Employers should support staff in getting the COVID-19 vaccine once it’s offered to them.
From 11 November, people working or volunteering in certain Care Quality Commission (CQC) registered care homes in England must be vaccinated by law, unless exempt.
There’s currently no other law that says people must have the vaccine, even if an employer would prefer someone to have it. There may be some people who are advised not to have the vaccine, for example for health reasons.
There’s a chance someone might still get or spread COVID-19 if they’ve had the vaccine. Even once people are vaccinated they must still follow guidelines for:
See government vaccine advice:
- in England – COVID-19 vaccines from the NHS
- in Scotland – COVID-19 vaccines from NHS inform Scotland
- in Wales – COVID-19 vaccination information from Public Health Wales
Vaccination for care home staff in England
From 11 November, anyone who works indoors in a Care Quality Commission (CQC) registered care home must be fully vaccinated against COVID-19, unless they’re exempt. This only applies to CQC registered care homes that provide accommodation for people needing nursing or personal care.
This will apply to most people who enter the care home for work, including:
- agency workers
- contractors or self-employed people hired to carry out work in a care home, for example tradespeople, occupational therapists or hairdressers
The person responsible for checking who can enter the care home is the care home’s ‘registered person’. This is the person registered with the CQC as the care home’s manager or service provider.
The following people are exempt:
- anyone with a medical exemption
- current care home residents and service users
- friends and family of a current resident
- workers who do not enter the care home, for example a gardener
- someone providing emergency assistance or urgent maintenance
- members of the emergency services who need to enter the care home to carry out their job
- anyone visiting a dying resident
- anyone giving bereavement support to a resident after the death of a relative or friend
- anyone under 18
Supporting staff to get the vaccine
Employers may find it useful to talk with their staff about the vaccine and share the benefits of being vaccinated.
It could help to discuss things like:
- the government’s latest vaccine health information
- when staff might be offered the vaccine
- if staff will need time off work to get vaccinated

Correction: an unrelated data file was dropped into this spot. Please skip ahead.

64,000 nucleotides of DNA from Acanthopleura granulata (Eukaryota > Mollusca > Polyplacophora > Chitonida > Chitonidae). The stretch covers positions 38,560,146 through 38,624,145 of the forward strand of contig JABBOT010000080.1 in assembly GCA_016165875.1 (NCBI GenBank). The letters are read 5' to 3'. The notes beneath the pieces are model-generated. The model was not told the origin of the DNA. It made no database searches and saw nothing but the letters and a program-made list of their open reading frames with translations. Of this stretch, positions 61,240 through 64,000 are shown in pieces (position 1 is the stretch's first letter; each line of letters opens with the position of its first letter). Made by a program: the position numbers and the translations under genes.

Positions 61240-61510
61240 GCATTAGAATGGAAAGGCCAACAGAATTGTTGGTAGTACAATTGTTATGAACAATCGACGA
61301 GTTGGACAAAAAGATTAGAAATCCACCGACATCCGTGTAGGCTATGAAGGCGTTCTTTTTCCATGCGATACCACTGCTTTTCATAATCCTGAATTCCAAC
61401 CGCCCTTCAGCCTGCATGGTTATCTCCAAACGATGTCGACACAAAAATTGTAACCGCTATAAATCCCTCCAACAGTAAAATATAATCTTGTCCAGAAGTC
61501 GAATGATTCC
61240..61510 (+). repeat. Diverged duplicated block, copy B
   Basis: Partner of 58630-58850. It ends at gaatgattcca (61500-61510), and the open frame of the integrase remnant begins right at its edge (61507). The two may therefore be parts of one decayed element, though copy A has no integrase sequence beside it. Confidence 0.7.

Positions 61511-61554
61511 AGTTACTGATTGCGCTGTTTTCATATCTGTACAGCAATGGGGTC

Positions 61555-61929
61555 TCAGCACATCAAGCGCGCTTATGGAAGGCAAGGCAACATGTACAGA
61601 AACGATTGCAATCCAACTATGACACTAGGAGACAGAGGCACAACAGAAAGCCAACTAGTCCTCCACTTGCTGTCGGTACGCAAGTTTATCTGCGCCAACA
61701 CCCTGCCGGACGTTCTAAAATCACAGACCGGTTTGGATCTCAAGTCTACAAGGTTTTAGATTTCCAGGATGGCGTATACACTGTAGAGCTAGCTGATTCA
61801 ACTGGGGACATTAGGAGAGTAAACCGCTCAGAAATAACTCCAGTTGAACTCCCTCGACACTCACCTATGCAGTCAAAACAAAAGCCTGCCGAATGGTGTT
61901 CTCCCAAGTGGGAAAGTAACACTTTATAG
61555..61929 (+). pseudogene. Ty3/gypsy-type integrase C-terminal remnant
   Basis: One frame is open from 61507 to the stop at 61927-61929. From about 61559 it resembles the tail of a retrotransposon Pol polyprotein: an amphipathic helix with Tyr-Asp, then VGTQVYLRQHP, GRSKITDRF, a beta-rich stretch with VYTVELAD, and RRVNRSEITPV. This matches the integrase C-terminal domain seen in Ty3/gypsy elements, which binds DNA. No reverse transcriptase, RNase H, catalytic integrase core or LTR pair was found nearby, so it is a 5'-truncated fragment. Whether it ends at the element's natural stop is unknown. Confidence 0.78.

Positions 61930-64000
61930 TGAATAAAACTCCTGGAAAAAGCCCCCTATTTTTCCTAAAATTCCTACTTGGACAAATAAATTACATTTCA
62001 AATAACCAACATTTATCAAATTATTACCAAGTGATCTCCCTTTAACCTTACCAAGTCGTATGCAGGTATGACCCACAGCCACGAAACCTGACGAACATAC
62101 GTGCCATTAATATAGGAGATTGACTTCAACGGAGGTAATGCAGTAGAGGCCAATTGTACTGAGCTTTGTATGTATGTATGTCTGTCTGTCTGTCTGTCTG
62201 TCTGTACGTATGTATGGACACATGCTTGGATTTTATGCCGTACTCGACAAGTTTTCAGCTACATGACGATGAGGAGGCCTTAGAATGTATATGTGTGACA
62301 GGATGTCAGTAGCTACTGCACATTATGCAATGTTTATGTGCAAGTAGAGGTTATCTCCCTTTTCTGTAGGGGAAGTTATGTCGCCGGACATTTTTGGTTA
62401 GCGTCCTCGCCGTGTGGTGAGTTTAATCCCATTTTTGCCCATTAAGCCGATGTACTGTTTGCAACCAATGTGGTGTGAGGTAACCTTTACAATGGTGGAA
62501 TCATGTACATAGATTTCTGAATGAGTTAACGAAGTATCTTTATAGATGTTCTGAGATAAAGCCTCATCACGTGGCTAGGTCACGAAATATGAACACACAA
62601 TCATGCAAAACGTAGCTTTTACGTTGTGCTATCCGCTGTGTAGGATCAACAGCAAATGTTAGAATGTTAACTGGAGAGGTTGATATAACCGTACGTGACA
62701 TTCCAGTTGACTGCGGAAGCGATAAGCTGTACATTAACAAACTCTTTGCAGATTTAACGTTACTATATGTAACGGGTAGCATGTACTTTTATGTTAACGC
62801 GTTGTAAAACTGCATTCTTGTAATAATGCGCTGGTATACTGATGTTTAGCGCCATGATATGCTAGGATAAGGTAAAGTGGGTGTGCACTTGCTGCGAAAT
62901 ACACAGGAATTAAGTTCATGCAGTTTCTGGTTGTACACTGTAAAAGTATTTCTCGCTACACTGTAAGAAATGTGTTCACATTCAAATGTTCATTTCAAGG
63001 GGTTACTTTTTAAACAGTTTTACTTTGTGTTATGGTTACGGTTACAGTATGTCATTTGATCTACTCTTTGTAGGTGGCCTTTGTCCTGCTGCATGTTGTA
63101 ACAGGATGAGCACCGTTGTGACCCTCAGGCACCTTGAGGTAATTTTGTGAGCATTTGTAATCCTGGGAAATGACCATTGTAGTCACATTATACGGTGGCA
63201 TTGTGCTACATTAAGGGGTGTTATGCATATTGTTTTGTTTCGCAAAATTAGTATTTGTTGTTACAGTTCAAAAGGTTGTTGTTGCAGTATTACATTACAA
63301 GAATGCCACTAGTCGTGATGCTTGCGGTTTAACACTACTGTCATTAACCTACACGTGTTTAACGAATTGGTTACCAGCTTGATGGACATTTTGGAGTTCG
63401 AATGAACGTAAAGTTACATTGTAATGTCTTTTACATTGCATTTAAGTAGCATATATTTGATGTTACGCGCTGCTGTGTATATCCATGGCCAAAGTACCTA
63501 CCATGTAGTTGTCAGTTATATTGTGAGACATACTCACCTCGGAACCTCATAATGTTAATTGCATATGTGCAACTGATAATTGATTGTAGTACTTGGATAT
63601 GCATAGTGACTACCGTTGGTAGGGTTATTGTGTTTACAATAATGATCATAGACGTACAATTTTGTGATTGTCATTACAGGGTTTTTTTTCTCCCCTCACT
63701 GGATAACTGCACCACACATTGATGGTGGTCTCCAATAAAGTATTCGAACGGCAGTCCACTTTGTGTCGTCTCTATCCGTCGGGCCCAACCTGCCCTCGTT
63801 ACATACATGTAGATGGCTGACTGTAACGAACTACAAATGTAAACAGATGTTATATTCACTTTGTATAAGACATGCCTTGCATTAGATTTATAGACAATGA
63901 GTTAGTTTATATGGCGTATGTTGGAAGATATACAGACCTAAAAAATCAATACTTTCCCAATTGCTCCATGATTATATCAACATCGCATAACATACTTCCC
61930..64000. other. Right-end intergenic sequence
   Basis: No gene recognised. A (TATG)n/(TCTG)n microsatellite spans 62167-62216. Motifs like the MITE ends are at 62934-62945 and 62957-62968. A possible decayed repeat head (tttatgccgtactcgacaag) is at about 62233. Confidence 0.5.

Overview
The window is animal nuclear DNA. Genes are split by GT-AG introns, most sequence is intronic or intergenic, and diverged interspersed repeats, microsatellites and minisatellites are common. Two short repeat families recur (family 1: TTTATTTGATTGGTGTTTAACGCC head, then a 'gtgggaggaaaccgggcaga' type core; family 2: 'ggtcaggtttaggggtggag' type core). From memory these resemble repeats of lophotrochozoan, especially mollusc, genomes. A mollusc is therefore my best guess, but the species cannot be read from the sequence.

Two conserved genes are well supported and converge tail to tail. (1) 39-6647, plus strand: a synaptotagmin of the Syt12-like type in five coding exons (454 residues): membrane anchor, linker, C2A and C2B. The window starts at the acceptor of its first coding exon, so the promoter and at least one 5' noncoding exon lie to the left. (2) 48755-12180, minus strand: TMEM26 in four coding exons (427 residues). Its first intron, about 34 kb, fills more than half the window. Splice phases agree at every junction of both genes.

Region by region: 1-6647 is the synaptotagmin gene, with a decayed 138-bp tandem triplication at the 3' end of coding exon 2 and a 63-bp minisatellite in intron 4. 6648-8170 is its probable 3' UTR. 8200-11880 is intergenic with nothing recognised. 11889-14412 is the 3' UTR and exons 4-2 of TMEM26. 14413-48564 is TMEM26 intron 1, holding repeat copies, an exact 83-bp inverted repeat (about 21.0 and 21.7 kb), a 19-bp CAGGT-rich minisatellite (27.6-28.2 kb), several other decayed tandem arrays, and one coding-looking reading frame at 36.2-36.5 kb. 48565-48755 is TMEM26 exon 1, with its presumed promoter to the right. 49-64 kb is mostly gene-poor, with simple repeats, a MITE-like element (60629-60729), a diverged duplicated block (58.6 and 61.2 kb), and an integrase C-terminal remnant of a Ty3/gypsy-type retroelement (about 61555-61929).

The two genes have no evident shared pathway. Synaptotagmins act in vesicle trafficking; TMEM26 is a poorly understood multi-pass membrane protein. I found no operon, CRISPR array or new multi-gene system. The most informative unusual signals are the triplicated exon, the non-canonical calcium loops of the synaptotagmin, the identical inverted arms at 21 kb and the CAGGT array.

- pay for time off work related to the vaccine
- whether the employer plans to collect data on staff vaccinations, and if so, how this will follow data protection law (UK GDPR)
- whether anyone needs to be vaccinated to be able to do their job
To encourage staff to get the vaccine, employers might consider:
- paid time off for vaccination appointments
- paying staff their usual rate of pay if they’re off sick with vaccine side effects, instead of Statutory Sick Pay (SSP)
- not counting vaccine-related absences in absence records or towards any ‘trigger’ system the organisation may have
Talking with staff can help:
- agree a vaccine policy that’s appropriate for both staff and the organisation
- support staff to protect their health
- keep good working relationships
- avoid disputes in the future
If someone does not want the vaccine
If someone does not want to be vaccinated, the employer should listen to their concerns.
Some people may have health reasons, for example they could get an allergic reaction to the vaccine.
Employers should be sensitive towards personal situations and must keep any concerns confidential. They must be careful to avoid discrimination.
If someone is concerned about their health and the vaccine, they should talk to their doctor.
If an employer feels staff should be vaccinated
It’s best to support staff to get the vaccine without forcing them to.
If an employer feels it’s important for staff to be vaccinated, they should talk together with staff or the organisation’s recognised trade union to discuss what steps to take.
Any decision after that discussion should be put in writing, for example in a workplace policy. It must also be in line with the organisation’s existing disciplinary and grievance policy.
It’s a good idea for the employer to get legal advice before bringing in a vaccine policy.
Resolving an issue about getting the vaccine
If an employee or employer feels there’s an issue, it’s best to try and resolve it informally.
An employee or worker can raise an issue by talking with their:
- trade union representative, if they’re a member of a trade union
- health and safety representative, if they have one
- employee representatives
If it cannot be resolved informally: